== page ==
What is Cuban Dominoes?
The Cuban Dominoes game is a classic pastime from Cuba, and it is a game with unique rules and strategy. Unlike most variants of dominoes, Cuban Dominoes is a game about teamwork and strategy.
How to play Cuban Dominoes?
Cuban Dominoes only requires a set of double-9 dominoes to play. This set consists of 55-pieces in total. In this guide, we will focus on the double-9 variant. However, double-six sets are also used in certain places.
This game is designed to be played by 4-players, in teams of 2.
Before starting the Cuban Dominoes game, all pieces are placed face-down and shuffled. Each player then draws 10 tiles each, leaving 15 tiles aside. The extra tiles will not be used for the rest of the game. Each player is only allowed to view their own hand of 10.
The turn order is determined using a draw from the extra pile. Each player draws a single tile, and the person getting the highest valued tile goes first. These 4 tiles are then set aside, and no longer used throughout the round.
The player who goes first can play any tile at the centre of the board. Due to the scoring system, it is natural to start with the tile of the highest value.
On the first round, every player draws a tile from the boneyard, revealing it to all other players. The player drawing the largest value goes first.
On each turn, players need to match tiles via the dots of each tile. Since each domino has 2 sides, matching requires 2 tiles to have a similar value on each side. In Cuban Dominoes, there are only 2 ends for each domino. Examples of matches are shown below.
This is an example of a match, both tiles share a side with a value of 2.
This is a match made using a double, and this is the preferred method of placement.
If a player is unable to make a match from his/her hand, that player passes their turn.
Turn order follows in a counter clockwise order.
Double tiles are tiles with 2 of the same value. Unlike other domino games, they do not have a special function. However, it is preferable to place doubles perpendicularly, making a shape similar to a “T”.
The round ends once a player is able to play all tiles from their hand. If all players are unable to make a match, indicated by all players making a pass, the round also ends. The scores are then calculated for each team.
The games generally end once a point threshold is reached. This can be set to be 100, 150 or 200, though 150 points is the most common.
The Cuban Dominoes rules are:
- All tiles are placed face-down and shuffled.
- Each player draws 10 tiles each, and the remaining tiles are set aside.
- To determine who goes first, each player draws one tile from the extras. The player with the highest value begins.
- Each player plays a tile to match with tiles on the board.
- The turns rotate counter clockwise.
- The round ends when one player clears all tiles from their hand.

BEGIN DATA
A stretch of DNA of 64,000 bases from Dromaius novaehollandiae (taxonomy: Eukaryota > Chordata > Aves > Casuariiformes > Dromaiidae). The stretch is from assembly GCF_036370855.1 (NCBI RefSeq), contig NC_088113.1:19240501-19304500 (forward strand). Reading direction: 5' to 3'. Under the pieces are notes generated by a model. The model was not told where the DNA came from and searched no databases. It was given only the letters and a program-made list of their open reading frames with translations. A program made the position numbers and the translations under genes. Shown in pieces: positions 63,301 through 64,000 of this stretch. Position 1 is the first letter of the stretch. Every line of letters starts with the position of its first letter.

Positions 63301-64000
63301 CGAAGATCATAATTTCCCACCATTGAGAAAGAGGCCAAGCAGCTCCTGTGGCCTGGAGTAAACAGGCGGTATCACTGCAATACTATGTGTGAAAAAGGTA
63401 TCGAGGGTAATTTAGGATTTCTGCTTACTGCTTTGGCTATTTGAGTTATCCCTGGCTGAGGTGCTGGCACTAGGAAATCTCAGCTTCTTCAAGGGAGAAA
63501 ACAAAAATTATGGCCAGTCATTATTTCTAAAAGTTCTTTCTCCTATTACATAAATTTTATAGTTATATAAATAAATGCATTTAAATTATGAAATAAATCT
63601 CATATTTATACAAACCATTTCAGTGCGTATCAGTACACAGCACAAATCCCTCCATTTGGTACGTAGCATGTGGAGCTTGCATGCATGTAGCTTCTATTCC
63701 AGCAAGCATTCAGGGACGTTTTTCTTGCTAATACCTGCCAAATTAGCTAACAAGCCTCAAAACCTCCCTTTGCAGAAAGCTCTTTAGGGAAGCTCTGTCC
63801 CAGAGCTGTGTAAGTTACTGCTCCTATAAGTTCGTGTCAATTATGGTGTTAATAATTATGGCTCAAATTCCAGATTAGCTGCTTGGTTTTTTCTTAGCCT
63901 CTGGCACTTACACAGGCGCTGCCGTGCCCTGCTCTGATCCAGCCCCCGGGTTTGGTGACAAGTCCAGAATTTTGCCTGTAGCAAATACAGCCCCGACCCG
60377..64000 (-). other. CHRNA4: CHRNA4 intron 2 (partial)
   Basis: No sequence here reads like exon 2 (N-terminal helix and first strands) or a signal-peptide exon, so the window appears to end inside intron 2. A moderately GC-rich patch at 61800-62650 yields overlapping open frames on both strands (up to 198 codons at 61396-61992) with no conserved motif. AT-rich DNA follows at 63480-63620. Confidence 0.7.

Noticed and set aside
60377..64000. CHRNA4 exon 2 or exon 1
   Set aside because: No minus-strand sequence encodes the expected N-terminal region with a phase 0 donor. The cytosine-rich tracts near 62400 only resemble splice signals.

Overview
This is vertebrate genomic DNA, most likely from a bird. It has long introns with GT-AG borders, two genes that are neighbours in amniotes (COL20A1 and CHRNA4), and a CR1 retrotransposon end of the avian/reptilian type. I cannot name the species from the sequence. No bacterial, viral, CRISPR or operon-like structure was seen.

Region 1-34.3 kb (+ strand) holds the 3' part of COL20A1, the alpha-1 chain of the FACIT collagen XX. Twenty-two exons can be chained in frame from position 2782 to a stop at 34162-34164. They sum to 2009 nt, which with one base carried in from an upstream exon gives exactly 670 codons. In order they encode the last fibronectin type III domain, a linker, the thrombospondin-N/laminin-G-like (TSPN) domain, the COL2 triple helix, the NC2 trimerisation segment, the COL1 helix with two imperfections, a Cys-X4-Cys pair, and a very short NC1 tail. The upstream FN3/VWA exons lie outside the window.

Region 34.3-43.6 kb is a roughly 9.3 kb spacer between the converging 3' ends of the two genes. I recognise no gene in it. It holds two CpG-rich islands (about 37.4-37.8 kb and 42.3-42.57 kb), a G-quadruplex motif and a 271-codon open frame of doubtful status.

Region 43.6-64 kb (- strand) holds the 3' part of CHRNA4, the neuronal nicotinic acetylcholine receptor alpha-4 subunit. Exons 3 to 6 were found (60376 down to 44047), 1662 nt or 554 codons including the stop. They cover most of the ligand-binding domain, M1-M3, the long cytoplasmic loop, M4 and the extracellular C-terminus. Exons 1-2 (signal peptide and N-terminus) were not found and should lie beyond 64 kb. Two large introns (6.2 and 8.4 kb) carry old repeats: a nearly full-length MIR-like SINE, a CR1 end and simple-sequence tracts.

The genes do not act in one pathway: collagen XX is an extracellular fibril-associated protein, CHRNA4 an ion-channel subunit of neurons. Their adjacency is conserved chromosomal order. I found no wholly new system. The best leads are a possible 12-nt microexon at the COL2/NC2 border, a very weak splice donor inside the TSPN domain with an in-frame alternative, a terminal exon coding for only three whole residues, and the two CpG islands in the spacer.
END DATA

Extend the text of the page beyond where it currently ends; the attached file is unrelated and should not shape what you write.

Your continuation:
- If no player can make plays, then the round ends.
The goal in Cuban Dominoes is to reach the score threshold as fast as possible. Cuban Dominoes scoring is done based on the remaining tiles once a round ends. Since Cuban Dominoes is a team-based game, scores are calculated per team. At the end of each round, scores are summed up based on the remaining dots in hand. An example hand and score is shown below.
This hand has a total of 15 dots, and hence counts as 15 points.
Scores are awarded to the opposing team. As such, it is natural for the winning team to give the opposing team less points.
The key in Cuban Dominoes is to lock out other players from making certain moves, though it should be noted that unlike other domino games, Cuban Dominoes is a team-based game, locking out might also affect your teammate. Hence, it is important to focus on counting tiles.
As the above example shows, playing a double limits the possibilities for other players, since they must use tiles with a 6 to do matching. In the case of a double-1 tile, or any low-valued tile, one can completely lock out a path.
- The main aspect of Cuban Dominoes strategy is to count tiles, since there are a limited amount of tiles, that means you can estimate what tiles the other players have.
- Play out larger-valued tiles first, since higher-valued tiles result in higher scores for your opponent if you lose.
- If you know your teammate has limited plays, it might be worth passing even if you have playable tiles.
- Once you play a number, it is worth continuing to play that number, forcing your opponent to deplete their tiles of that number.
Frequently Asked Questions
Must I use the double-9 sets when playing Cuban Dominoes?
Any set can be used, but the double-9 sets are the most common. For double-6 sets, each player should start with 6 tiles instead.
How many rounds does each game of Cuban Dominoes last
Depending on the point threshold, a game of Cuban Dominoes continues until a team obtains the necessary points to win.
Can a game of Cuban Dominoes end in a draw?
If all 4 players pass their turn, the round ends since no one can make a play. However, the points are still calculated as if all players have lost, meaning the game still progresses as usual.
How do I win in Cuban Dominoes?
When playing Cuban Dominoes, the main thing to look out for are potential tells. If you are aware of the potential remaining tiles, then you can play around your opponents and assist your teammate.